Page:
5 Bosworth Super. Ct. Rep. 691

The Rector, &c., of The Church of the Holy Innocents, Appellants, v. Thomas Keech, Respondent.

1. Where a party obtains the privilege of building a party wall, one-half on his own lot and one-half on the lot of another, and covenants that he will build such wall, but does not extend the wall so far as, by his covenant, he is bound to do, and thereupon the other party enters upon the ground and begins to extend the wall upon the land of each to the stipulated point or line, the latter will not be restrained by an injunction, at the instance of such party in default, from making the extension.

2. Even if, in such case, the party extending the wall has not obtained a strictly legal title to any of the ground of the other, or to the use thereof, still a Court of equity will not restrain him from doing what ought to be done, and what the other was bound to do for him.

3. But, where the point, or line, to which the party wall was to be extended by the party covenanting, is in dispute, and it is not clear what, in that respect, is the true construction of the covenant, and where, also, the extension of the wall, as attempted by the other, will require the cutting away of a stone stoop or portico and do permanent injury to the building of the former, the Court will interpose by injunction, pendente Ute, and restrain the extension until the right can be ascertained and settled by the aid of such extrinsic facts as may be properly proved to aid in determining the true meaning and effect of the covenant.

(Before Hoffman, Woodruff, Pierrepont, and Moncrief, J. J.)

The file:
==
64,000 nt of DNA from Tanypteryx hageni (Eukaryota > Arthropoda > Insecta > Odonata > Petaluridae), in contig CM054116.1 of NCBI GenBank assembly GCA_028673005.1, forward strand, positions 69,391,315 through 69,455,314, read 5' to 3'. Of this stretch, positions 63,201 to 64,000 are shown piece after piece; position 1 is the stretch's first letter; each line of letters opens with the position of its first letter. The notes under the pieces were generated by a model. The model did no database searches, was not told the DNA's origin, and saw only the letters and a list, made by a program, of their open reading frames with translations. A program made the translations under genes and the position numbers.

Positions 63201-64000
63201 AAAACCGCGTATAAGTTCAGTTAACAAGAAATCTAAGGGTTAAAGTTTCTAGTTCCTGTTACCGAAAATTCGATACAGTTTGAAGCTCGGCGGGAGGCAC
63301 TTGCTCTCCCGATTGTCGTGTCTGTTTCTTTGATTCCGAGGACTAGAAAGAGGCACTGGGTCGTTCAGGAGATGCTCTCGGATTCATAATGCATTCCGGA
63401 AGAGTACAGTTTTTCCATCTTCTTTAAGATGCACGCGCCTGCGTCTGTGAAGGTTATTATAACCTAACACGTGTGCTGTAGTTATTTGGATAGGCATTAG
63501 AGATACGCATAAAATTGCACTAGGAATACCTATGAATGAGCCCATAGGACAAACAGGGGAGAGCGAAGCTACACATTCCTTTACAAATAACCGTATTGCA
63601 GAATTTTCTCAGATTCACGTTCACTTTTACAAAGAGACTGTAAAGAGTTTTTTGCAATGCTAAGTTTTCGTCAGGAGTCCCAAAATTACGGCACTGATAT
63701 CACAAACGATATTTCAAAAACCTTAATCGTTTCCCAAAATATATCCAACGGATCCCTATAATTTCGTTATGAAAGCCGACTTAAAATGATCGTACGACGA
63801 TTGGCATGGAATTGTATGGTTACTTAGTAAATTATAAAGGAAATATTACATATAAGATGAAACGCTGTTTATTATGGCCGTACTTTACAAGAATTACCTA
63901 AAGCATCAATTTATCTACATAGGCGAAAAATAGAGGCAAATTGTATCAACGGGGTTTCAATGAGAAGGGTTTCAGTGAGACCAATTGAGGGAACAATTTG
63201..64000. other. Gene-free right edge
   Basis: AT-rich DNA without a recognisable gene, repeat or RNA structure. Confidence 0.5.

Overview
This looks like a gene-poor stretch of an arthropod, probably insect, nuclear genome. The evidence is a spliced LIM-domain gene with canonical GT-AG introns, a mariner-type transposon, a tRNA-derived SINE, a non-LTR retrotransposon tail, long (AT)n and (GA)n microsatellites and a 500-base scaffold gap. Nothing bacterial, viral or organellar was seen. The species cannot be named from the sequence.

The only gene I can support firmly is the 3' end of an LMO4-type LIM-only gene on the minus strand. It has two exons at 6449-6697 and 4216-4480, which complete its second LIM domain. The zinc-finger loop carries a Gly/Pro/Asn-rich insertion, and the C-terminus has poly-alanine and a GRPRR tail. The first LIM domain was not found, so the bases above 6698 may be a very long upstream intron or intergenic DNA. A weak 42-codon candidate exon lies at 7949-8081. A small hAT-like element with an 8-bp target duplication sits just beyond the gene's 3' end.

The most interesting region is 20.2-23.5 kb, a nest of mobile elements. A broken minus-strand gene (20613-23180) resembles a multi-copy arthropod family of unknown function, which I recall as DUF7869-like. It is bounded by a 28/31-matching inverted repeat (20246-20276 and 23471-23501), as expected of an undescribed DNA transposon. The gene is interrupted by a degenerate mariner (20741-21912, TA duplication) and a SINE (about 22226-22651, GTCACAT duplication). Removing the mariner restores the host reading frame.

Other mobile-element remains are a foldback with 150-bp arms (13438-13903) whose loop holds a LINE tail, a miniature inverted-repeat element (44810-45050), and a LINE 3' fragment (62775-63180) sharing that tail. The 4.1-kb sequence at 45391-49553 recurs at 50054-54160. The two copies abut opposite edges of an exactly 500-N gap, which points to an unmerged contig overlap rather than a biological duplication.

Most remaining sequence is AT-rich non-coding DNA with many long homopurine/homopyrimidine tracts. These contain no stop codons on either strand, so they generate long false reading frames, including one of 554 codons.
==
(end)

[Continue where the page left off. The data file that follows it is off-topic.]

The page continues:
Heard, April 21;

decided, April 28, 1860..

*692This action is brought for the purpose of restraining the defendant from removing a portion of the stone stoop or portico of the plaintiffs’ building on the southerly side of Thirty-seventh street, and from extending the westerly party wall thereof, northerly, in part on the plaintiffs’ ground, to the southerly line of the street.

The complaint shows that the defendant, being owner of the adjoining lot, is about to do the acts thus specified and has actually begun to dig away the earth for that purpose. It also shows an agreement between the plaintiffs and the defendant, by which, the plaintiffs being about to erect a building on their lot, it was agreed that so much of the westerly wall of said build-ins' as is hereinafter mentioned shall stand one-half on the land


of each of the parties;” and the instrument described such part of the wall, and gave the privilege of placing it one-half on the defendant’s land, thus: “it shall and may be lawful for the parties of the second part to erect one-half of the westerly wall of the said building, from the front wall thereof to the front wall of the building now standing on the rear of the said lot of the party of the first part, being sixty-six feet five inches in length upon the lot of the party of the first part, and the same so to continue forever as and for a party wall.” The plaintiffs covenanted forthwith to erect the said wall, and that the defendant should have the privilege of using it upon the payment of one-half the value of so much as he shall use.